The issue is whether JPMorgan will be a strong and continuing contributor to the overall commercial shorting effort, as it has always been in the past. If JPMorgan adds the same amount of new shorts as it has on all past silver rallies, it would appear to me that the silver rally in question will inevitably fail. But if JPMorgan is only a token short seller or gives up adding new silver shorts along the way, then we’re talking about a rally of a very different nature. Certainly, none of this should be new to readers in general, what’s new is my sense it can’t be any other way.

What about the rally this week – is this the start of the big one? Could be, but not enough data are available at this point, specifically, how JPMorgan is behaving on the short side. But the thing is that silver is still so damn cheap in price that the rally must be treated as if it’s the big one. The alternative, at least for me, of selling to take advantage of what may be yet another failed rally, is simply unacceptable. That’s because the risk of lightening up just as silver prices truly explode is not worth it to me. If I have to suffer through yet another manipulated rigging to the downside, so be it.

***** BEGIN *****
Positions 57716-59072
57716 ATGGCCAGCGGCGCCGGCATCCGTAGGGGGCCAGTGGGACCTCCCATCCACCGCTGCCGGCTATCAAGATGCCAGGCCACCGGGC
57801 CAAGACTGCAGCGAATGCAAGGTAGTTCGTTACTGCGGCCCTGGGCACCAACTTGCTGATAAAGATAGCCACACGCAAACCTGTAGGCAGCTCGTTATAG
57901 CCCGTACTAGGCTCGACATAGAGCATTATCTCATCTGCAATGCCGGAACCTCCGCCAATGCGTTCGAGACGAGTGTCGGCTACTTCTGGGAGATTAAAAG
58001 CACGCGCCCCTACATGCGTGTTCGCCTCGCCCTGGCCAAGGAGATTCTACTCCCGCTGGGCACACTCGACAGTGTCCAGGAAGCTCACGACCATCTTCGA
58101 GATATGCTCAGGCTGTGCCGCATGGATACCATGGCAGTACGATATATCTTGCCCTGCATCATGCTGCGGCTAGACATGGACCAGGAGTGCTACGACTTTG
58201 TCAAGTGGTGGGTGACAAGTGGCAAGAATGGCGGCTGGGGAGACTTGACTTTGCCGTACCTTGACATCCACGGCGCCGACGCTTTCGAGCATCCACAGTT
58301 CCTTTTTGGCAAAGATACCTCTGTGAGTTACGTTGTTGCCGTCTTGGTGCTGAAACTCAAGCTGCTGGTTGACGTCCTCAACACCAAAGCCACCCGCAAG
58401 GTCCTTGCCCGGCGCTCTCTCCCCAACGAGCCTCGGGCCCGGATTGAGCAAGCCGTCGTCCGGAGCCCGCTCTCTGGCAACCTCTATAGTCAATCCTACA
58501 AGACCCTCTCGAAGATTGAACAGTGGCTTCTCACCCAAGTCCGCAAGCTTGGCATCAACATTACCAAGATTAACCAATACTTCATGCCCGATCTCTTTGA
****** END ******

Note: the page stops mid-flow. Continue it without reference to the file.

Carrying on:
What now appears inevitable to me is that JPMorgan must double cross the other commercials at some point – there’s no other way. JPMorgan didn’t accumulate 850 million oz of silver and 25 million oz of gold over the past 8 years for no good reason and the only plausible reason was to make a financial score. The only way JPM can score is on higher prices; therefore, those higher prices are assured, even if the specific short term timing isn’t. But assured profits to JPMorgan also mean devastating losses to the other big commercial silver shorts when silver does run for real.